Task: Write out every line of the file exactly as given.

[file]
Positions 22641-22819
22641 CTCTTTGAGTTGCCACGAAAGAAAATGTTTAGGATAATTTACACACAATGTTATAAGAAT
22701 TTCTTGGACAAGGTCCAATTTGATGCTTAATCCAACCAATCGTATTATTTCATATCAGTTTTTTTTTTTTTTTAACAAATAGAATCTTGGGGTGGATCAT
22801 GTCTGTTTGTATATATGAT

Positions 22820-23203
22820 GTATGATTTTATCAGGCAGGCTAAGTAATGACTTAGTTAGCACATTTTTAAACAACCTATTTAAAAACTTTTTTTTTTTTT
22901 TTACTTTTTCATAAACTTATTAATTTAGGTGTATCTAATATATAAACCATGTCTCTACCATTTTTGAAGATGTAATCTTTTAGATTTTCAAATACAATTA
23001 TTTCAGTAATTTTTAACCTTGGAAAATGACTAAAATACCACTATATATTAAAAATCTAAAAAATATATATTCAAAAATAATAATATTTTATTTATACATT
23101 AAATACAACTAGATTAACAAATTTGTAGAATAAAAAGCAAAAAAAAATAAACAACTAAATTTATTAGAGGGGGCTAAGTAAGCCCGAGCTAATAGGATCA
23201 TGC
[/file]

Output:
Positions 22641-22819
22641 CTCTTTGAGTTGCCACGAAAGAAAATGTTTAGGATAATTTACACACAATGTTATAAGAAT
22701 TTCTTGGACAAGGTCCAATTTGATGCTTAATCCAACCAATCGTATTATTTCATATCAGTTTTTTTTTTTTTTTAACAAATAGAATCTTGGGGTGGATCAT
22801 GTCTGTTTGTATATATGAT

Positions 22820-23203
22820 GTATGATTTTATCAGGCAGGCTAAGTAATGACTTAGTTAGCACATTTTTAAACAACCTATTTAAAAACTTTTTTTTTTTTT
22901 TTACTTTTTCATAAACTTATTAATTTAGGTGTATCTAATATATAAACCATGTCTCTACCATTTTTGAAGATGTAATCTTTTAGATTTTCAAATACAATTA
23001 TTTCAGTAATTTTTAACCTTGGAAAATGACTAAAATACCACTATATATTAAAAATCTAAAAAATATATATTCAAAAATAATAATATTTTATTTATACATT
23101 AAATACAACTAGATTAACAAATTTGTAGAATAAAAAGCAAAAAAAAATAAACAACTAAATTTATTAGAGGGGGCTAAGTAAGCCCGAGCTAATAGGATCA
23201 TGC